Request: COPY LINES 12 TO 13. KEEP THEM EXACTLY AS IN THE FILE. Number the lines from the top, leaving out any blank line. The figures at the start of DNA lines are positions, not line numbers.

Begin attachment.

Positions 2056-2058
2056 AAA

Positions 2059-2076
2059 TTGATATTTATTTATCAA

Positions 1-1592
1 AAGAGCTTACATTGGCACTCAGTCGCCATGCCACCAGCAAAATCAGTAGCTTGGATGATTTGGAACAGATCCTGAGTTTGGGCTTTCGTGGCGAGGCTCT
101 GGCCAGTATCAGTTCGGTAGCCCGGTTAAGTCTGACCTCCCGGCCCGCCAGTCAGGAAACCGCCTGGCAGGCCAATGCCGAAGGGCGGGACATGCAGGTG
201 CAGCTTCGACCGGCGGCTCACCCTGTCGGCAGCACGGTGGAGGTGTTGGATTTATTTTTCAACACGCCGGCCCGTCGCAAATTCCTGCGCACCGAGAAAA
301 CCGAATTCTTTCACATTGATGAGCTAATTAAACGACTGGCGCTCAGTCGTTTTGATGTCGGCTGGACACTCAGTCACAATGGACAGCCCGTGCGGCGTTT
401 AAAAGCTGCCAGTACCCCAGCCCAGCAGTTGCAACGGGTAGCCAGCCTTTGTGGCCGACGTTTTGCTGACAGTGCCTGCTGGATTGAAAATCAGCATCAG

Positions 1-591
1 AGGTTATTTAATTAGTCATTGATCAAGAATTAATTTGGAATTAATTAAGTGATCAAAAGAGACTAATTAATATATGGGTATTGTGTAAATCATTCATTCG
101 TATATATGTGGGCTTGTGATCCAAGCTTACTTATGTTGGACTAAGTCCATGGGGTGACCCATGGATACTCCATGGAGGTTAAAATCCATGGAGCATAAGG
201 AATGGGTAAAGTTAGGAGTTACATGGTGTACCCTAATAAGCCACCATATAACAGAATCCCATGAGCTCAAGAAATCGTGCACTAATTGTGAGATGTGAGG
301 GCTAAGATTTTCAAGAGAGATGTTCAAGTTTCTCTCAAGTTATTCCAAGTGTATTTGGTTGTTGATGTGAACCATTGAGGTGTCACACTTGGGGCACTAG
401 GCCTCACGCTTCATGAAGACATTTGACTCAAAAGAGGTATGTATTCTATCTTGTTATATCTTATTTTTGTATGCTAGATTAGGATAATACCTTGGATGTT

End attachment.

1 AGGTTATTTAATTAGTCATTGATCAAGAATTAATTTGGAATTAATTAAGTGATCAAAAGAGACTAATTAATATATGGGTATTGTGTAAATCATTCATTCG
101 TATATATGTGGGCTTGTGATCCAAGCTTACTTATGTTGGACTAAGTCCATGGGGTGACCCATGGATACTCCATGGAGGTTAAAATCCATGGAGCATAAGG